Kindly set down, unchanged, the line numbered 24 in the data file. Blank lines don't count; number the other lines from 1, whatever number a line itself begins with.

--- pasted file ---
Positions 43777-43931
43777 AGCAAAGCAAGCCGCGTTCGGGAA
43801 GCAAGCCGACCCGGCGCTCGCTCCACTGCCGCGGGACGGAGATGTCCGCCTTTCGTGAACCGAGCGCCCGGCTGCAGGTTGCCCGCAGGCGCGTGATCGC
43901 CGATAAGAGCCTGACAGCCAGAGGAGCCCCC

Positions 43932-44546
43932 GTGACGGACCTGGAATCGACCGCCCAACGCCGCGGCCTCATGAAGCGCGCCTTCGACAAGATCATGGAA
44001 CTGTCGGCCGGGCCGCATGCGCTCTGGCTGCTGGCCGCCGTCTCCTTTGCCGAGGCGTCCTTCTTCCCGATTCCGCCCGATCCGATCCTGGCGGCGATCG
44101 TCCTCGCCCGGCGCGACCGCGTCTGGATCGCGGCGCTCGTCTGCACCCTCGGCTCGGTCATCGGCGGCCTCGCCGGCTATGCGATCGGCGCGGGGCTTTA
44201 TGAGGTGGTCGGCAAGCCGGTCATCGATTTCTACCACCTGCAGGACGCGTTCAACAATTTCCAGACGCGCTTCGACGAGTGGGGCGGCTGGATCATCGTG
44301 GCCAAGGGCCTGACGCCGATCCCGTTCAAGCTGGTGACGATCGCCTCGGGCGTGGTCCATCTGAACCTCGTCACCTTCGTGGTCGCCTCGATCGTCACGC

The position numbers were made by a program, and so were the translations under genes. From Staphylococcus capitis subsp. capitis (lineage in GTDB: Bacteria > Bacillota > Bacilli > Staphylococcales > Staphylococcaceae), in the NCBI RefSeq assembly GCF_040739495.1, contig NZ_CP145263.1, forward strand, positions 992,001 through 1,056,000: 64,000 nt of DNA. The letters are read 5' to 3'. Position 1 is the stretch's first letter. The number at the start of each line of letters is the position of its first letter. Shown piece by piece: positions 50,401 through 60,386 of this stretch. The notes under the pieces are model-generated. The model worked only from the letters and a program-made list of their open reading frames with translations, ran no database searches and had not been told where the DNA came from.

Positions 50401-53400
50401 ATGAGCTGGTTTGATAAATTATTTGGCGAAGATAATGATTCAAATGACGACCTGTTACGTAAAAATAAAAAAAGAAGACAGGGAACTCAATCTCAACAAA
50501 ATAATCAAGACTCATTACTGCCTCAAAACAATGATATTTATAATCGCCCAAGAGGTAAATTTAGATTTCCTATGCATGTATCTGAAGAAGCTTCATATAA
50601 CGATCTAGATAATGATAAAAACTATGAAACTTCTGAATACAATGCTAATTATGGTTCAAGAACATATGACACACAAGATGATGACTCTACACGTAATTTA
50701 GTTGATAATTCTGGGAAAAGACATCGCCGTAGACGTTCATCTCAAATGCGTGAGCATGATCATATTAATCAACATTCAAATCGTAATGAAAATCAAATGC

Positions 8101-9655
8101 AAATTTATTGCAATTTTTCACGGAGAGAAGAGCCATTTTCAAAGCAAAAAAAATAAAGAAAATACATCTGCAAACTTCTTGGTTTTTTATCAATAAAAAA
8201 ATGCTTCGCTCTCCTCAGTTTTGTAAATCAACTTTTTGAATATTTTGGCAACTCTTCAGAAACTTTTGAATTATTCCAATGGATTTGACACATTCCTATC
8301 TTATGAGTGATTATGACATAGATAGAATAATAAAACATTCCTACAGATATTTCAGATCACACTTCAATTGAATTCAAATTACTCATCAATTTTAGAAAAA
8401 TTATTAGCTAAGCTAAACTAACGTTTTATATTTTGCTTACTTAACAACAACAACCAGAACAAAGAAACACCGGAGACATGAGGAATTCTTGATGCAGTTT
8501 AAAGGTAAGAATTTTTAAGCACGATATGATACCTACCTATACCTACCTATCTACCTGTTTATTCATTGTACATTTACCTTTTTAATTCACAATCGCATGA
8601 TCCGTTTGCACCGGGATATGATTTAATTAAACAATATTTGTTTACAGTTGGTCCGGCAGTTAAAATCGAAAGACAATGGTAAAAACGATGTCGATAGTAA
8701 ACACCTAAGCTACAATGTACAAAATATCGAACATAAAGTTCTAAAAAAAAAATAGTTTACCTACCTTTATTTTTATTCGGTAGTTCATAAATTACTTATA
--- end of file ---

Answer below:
8701 ACACCTAAGCTACAATGTACAAAATATCGAACATAAAGTTCTAAAAAAAAAATAGTTTACCTACCTTTATTTTTATTCGGTAGTTCATAAATTACTTATA